Becca is also a part-time registered nurse, and is about a fifth of the parents of CC that work.
The flexibility homeschooling her two sons offers is one of the many reasons she chooses to do so. If Isaac is in a productive mood one day, she squeezes in an extra lesson; if he woke up on the wrong side of the bed one morning, they take it slow.
“I can look at them and say ‘these are their strengths, and these are their weaknesses, and this is what they are good at, and this is what they enjoy,’” Becca said. “I get to individualize their education for them and help them discover what they like.”
CC’s programs integrate a lot of music and creativity in lessons. Every week, students learn a history sentence that can be sung. The history sentence last week was about the Boston Tea Party.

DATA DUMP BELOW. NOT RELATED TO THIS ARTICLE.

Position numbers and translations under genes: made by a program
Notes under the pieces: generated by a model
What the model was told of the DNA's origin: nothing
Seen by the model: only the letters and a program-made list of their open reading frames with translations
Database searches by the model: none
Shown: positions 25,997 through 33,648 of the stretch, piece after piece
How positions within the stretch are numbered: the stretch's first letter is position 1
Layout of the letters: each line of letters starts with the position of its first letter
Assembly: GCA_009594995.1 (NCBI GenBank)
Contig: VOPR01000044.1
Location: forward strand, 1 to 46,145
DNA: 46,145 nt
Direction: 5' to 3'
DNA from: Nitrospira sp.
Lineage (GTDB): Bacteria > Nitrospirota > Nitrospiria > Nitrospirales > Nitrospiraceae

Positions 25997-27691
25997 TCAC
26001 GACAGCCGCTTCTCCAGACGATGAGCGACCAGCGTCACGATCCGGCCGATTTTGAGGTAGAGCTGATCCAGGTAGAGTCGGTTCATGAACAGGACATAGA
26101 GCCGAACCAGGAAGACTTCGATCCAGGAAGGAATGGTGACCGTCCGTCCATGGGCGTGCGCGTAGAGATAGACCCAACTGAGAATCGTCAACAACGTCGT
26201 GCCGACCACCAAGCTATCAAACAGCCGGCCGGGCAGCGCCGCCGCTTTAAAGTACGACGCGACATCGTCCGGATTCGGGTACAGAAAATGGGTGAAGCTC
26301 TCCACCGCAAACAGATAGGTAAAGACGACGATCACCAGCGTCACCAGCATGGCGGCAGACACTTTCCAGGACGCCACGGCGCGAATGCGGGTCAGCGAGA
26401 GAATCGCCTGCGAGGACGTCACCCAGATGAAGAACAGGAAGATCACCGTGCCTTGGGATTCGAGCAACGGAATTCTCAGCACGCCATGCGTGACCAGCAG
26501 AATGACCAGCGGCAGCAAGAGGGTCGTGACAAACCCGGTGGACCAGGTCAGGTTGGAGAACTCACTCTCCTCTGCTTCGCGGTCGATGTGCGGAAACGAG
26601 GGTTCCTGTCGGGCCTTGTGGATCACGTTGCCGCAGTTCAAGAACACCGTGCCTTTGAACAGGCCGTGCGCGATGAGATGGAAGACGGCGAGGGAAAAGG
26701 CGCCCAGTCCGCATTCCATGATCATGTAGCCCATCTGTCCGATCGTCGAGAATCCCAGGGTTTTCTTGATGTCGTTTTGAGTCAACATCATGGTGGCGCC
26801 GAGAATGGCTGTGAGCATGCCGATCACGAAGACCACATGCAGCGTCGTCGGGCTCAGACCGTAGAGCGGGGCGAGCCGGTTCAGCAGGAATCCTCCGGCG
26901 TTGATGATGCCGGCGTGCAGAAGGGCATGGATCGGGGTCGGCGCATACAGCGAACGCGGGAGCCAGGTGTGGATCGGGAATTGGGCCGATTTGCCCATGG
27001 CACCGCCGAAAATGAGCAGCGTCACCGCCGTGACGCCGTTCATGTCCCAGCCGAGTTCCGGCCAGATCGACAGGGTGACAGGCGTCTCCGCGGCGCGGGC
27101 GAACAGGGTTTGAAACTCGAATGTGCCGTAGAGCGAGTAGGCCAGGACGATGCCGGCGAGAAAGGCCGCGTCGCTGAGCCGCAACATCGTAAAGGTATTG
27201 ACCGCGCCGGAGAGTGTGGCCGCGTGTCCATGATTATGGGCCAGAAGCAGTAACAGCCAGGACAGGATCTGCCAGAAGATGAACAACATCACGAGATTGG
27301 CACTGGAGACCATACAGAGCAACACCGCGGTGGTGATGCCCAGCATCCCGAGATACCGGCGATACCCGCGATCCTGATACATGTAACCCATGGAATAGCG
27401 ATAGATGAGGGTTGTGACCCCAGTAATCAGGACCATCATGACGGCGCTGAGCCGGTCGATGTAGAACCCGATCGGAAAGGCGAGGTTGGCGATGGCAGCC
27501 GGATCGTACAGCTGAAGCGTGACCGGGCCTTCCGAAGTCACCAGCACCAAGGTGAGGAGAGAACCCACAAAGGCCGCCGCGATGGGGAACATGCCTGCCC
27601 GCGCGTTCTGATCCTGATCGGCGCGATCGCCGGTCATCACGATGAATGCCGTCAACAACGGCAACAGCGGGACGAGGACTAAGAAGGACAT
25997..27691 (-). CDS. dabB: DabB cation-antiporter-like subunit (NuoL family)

“Learning doesn’t have to be fun, but it can be fun,” Becca said. “Learning for us is not just the books and the schoolwork, but it’s life, and we get to learn all the time.”
She also mentioned that parents don’t “have to be an expert at every subject matter, you simply just have to be dedicated to helping your kid and go and find the resources they need.”
“Homeschooling is way more simple than people understand,” she added. “Public schools have their place and for some people that works best, but homeschooling is not a duplicate of the classroom setting simply at home, it is its own breed — it is its own style entirely, and there are lots of ways to do it.”